[YA – I have not attended in several years. When I did attend, I saw a huge boost to the morale of the very special people on the front lines of kiruv, and a huge amount of trading information, pointers, and sound advice. To me, that is a good part of professionalism]

  11. Bob Miller says:

    The whole thing looked like a con game to maximize its founder’s profits and pleasure. To do this, he first needed to get the whole world running to him for his approval, so he had to cast doubt on all other Jewish channels for conversion. Seeing no alternative, would-be converts would pay royally for his “blessing”. He could buy the good will of Jewish institutions by giving them some of the money he received. This association with them, and the presence of major rabbonim at his events, added to the general impression of his legitimacy. Women who felt they had to go through him to become converts could sometimes be shaken down for favors.

    No matter who “benefits” from the actions of a lowlife, he’s still a lowlife. Those who took his money should have first done a thorough background check on him. In these degraded times, attending the right schools, getting semicha, dressing like a frummer Yid, publicly taking a hard halachic line, etc., do not prove someone is the real deal.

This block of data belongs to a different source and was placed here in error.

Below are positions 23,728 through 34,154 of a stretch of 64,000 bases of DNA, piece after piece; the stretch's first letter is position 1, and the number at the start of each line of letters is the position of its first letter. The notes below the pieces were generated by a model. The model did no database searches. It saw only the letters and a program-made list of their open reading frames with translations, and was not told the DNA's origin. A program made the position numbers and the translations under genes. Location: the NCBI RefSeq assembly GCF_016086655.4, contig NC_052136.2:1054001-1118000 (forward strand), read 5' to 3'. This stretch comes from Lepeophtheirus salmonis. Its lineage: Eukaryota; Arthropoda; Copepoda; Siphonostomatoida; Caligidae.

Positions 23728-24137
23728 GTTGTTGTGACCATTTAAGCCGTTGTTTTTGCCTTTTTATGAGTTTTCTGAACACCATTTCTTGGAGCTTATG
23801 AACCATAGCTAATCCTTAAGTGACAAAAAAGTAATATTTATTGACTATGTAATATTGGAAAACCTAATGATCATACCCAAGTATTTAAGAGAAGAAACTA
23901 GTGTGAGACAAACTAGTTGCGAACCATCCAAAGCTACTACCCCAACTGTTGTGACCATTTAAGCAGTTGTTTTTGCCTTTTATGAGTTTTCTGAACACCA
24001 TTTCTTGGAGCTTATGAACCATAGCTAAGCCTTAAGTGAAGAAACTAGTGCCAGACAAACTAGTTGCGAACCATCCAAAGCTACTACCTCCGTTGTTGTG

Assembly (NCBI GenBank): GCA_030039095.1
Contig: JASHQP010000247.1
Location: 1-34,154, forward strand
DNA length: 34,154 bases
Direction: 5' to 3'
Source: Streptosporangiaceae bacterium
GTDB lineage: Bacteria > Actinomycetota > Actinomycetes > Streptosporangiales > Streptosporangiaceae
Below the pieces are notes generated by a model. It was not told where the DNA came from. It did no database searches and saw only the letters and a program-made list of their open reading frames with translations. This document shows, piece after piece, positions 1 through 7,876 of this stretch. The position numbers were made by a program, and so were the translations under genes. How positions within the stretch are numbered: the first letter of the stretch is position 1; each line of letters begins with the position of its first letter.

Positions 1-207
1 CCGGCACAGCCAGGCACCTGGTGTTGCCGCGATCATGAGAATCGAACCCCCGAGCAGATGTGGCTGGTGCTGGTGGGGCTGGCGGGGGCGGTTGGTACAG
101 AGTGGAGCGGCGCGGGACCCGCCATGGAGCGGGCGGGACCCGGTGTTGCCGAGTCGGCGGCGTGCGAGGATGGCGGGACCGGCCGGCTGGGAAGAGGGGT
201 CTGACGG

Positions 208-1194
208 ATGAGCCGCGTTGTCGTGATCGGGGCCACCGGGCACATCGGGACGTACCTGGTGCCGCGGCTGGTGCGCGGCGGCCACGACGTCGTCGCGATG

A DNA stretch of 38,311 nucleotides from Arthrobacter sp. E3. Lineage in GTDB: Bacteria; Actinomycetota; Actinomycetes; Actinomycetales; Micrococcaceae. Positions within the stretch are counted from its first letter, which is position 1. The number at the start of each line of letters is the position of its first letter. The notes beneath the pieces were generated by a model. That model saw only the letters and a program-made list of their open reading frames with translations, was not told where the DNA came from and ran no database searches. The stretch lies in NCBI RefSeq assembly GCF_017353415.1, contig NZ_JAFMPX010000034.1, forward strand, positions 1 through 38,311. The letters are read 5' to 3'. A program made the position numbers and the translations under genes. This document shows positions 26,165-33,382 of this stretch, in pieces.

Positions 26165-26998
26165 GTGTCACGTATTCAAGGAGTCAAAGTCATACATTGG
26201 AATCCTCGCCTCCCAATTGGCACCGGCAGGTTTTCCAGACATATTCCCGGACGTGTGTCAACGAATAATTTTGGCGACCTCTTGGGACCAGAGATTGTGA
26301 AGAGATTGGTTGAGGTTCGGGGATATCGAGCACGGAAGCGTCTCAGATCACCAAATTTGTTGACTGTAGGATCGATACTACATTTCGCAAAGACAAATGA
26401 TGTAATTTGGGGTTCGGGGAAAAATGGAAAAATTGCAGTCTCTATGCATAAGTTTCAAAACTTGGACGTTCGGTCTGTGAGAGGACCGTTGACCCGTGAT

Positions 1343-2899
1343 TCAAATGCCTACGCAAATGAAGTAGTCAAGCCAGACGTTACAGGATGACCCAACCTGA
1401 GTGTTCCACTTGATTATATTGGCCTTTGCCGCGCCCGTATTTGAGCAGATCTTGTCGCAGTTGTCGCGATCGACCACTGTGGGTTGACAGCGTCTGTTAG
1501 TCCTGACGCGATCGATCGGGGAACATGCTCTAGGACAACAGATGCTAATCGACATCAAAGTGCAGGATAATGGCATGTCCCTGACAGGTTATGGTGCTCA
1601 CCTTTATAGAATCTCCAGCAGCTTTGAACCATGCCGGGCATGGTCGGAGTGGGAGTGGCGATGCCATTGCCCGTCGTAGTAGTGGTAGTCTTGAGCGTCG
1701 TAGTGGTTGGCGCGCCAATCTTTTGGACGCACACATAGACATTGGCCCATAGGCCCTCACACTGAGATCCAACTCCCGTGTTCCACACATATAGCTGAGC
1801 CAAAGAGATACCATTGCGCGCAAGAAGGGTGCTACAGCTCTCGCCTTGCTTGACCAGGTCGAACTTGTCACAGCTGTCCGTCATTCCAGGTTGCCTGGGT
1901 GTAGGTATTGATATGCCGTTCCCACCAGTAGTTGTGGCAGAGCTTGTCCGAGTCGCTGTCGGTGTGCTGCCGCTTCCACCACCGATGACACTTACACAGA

12. S. says:

    >The Rav’s actual statement was that any rabbi who believed in an old earth was passul l’dayanus (not permitted to be a judge) and that therefore any conversions performed by a beit din that included such a rabbi would be invalid. The beliefs of the potential convert were not mentioned.

    I believe R. Adler refers to a she’elah and teshuva, which was printed, where Rabbi Tropper asked R. Chaim Kanievsky if a person who is in every respect an appropriate candidate for conversion, save for believing the world is “million of years old.” Can that person be converted lechatchilah? And what is the status of such a person who already converted? The reply was no to the conversion lechatchila and neither yes nor no for the bediavad aspect.

  13. The Contarian says:

    Rabbi Adlerstein,

    An excellent article

    I must take exception to your statement that it is not so much of what EJF was than what it could be now.

    The issue with EJF is that it was a bifurcated organization It had two core businesses, functions and missions, as it were.

    Acting as a clearing house for Batei Diinim was only one of the functions. At that, it was the tofel (secondary) one. This is the funnction that your article addrsses Unfortunately, that function acted as a front for the Ikar(primary) one. The organization was a kiruv/proseltization outfit geared toward intermar+ried couples. That is where most of the troubles lay. Its couples seminars were as important to it as the Dayanim conferences if not more so. You alluded to this flaw only tangentailly.